In another embodiment the invention provides A method for grouping nodes in a digital network for subsequent transfer of information among the grouped nodes, the method comprising: designating a first node in the digital network; storing an address of the first node in a list at the first node; receiving a transmission from a new node to join an overlay network; sending the list to the new node; updating the list with addresses of subsequent nodes that request to join the overlay network; and scheduling transmission of segments of information among the nodes in the overlay network, wherein the segments include portions of the information to be presented within a predetermined time window.

BRIEF DESCRIPTION OF THE DRAWINGS

FIG. 1 shows a basic diagram of nodes in a network;

FIG. 2 shows basic processes and modules in a node in an overlay network;

FIG. 3 shows an example of node partnership groups;

FIG. 4 is a flowchart for a routine that is executed when a node joins the overlay network;

FIG. 5 is a flowchart for a routine executed by a main directory server to handle nodes joining and leaving an overlay network;

FIG. 6 is an illustration of a computer system;

FIG. 7 illustrates subsystems that might typically be found in a computer; and

FIG. 8 shows a block diagram of hardware components that might be included in a router node.

DETAILED DESCRIPTION OF THE INVENTION

FIG. 1 shows a basic diagram of nodes in a network.

In FIG. 1, nodes such as A-I are interconnected by communication links indicated by arrow lines between the nodes. A node can be any type of network device (e.g., router, switch, server, client, firewall, etc.), processing device or other device or hardware or software component that can transfer, store, control, process or otherwise manipulate or handle data.

Communication links can be hardwired, wireless, optical or other suitable types of links. Note that FIG. 1 is a simple generalized diagram for purposes of illustrating some network aspects that are relevant to the description herein. A digital network such as the Internet, corporate or campus intranet, local area network (LAN), small or home network, etc., can vary from that shown in FIG. 1.

Server 102 sends video content to node A. Node A is in communication with nodes B and C and can also be in communication with other nodes (not shown). Nodes B and C are in communication with other nodes such as E and F and also communicate with each other. The video content can pass from node-to-node via the communication links to propagate to end-user nodes that are connected to display devices 104 such as computer monitors, display screens, television screens, set-top boxes, etc. Any type of display, player or other presentation device can be used. For example, an end-user node can include an audio player, cell phone, etc. Naturally, any number of nodes, links or devices can be used. In some applications it may be desirable to use more than one server, or source, of the video content. A goal of streaming content is to provide the content efficiently and within a desired time window to the various nodes and end users.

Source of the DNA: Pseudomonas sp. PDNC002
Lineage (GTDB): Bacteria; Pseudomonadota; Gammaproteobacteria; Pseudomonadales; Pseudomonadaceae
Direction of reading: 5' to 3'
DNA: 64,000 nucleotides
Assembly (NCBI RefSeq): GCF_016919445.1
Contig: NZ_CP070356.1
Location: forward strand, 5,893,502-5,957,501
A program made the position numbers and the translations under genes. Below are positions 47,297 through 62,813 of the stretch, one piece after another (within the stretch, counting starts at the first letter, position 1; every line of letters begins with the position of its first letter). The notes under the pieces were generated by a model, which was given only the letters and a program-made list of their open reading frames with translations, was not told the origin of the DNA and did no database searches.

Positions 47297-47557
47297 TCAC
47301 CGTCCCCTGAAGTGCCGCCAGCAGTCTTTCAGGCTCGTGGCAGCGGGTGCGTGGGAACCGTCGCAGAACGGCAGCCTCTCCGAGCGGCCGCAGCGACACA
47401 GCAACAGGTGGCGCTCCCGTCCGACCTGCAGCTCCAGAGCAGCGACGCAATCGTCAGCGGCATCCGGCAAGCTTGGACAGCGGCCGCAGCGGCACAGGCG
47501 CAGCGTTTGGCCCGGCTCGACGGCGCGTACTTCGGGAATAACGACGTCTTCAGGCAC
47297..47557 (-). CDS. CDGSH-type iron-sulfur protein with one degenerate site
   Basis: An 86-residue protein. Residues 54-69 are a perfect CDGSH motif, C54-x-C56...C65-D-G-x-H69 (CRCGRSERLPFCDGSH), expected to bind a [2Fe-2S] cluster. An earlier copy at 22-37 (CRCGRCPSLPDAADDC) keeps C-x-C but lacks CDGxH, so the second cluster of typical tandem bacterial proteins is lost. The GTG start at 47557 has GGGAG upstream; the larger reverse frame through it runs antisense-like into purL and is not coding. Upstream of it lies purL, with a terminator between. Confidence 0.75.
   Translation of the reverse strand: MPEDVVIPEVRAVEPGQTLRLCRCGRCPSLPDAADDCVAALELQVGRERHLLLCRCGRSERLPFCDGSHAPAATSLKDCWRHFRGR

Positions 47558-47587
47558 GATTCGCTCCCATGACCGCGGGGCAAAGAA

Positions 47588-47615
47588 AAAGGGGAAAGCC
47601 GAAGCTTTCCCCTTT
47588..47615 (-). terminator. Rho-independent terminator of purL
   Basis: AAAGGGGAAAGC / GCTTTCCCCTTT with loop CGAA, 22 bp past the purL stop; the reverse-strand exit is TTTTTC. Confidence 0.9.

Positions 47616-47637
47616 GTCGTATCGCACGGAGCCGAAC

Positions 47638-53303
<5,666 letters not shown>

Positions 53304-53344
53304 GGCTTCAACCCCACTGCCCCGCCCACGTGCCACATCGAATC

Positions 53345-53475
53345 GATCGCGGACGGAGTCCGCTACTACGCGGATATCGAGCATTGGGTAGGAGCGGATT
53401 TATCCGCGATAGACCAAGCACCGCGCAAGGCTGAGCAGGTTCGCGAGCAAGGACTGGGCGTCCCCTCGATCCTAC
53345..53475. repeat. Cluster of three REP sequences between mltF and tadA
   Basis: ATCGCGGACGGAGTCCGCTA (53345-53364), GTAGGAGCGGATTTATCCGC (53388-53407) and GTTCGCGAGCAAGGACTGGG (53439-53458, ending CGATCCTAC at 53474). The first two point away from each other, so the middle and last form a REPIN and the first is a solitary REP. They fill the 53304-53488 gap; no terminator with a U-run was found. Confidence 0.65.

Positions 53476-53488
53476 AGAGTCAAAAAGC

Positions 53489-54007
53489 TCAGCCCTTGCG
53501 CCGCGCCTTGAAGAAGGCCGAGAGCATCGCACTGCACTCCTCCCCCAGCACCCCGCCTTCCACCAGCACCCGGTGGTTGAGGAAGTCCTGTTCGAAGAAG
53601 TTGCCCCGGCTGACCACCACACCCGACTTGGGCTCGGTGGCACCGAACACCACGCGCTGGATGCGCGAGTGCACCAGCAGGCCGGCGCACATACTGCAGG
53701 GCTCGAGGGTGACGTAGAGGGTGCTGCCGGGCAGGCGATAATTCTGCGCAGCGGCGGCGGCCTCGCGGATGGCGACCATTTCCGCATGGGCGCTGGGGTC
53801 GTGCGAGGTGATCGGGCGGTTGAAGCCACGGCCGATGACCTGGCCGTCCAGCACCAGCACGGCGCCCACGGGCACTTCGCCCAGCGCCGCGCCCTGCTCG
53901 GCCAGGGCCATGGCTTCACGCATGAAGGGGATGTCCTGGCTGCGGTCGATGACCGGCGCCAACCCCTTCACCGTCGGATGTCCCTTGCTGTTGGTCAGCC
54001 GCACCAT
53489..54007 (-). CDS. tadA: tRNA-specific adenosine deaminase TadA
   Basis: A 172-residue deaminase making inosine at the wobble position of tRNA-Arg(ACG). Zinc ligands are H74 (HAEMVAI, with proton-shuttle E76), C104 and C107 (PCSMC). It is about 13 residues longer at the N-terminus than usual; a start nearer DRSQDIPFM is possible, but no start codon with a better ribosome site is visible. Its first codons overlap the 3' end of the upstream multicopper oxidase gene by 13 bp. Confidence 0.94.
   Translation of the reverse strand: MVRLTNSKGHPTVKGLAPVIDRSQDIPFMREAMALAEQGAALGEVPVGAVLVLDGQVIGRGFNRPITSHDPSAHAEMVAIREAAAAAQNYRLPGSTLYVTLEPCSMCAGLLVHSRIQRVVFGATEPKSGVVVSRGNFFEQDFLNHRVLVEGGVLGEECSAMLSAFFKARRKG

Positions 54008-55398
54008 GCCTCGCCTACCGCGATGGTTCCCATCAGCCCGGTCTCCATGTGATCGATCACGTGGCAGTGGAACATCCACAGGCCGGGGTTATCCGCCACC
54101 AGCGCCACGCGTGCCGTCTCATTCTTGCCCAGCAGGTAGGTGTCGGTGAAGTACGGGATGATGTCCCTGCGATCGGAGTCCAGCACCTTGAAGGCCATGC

In one embodiment nodes are grouped into partnerships, where any given target node maintains a list of partner nodes. Segments, or portions, of content are obtained from the partner nodes and provided to the target node. The target nodes and partner nodes are selected from among the nodes in the base network (e.g., the Internet). The selected nodes form an “overlay” network upon the base network. Content is streamed or otherwise propagated through the overlay network. When a node in the base network joins the overlay network (e.g., when a human user at an end-user node wants to start watching a program) the new node contacts an origin node (e.g., node A of FIG. 1) which causes a list of candidate partner nodes to be sent to the new node. The new node tries to make a connection to nodes in the list which are candidate partners. One or more partners may be selected based on end-to-end network conditions or other restrictions or performance requirements such as bandwidth, latency, jitter, etc. For example, in FIG. 1 nodes A and C might be designated as partners of target node B. Nodes A, B, D and F might be designated as partner nodes for target node C. In general, any number, grouping, type and arrangement of nodes can be designated as partner nodes for a target node. Any node in the base network can function as either a target, partner node, both target and partner (to a different target node) or neither target or partner node (i.e., the node is not used in the overlay network). The status of a node as target or partner can change with time.

The system strives to supply partner nodes that will result in efficient transfer of content to the target node. This might mean that the partner nodes are one or a few hops away from their target node, or that the nodes in a partnership group (target node and its partner nodes) are in geographic proximity but such limitations need not be used in different embodiments. In general, any rules or criteria can be used to determine partnership groups.

FIG. 2 shows basic relationships of processes and modules in a node in the overlay network. Details of an implementation of the processes is described in the paper “Data-Driven Overlay Streaming: Design, Implementation, and Experience,” by Zhang, Liu, Li and Yum, Department of Information Engineering, The Chinese University of Hong Kong, Shatin, N.T., Hong Kong which is hereby incorporated by reference as if set forth in full in this document for all purposes. Other processing and details of various node components are also described in the co-pending patents referenced, above.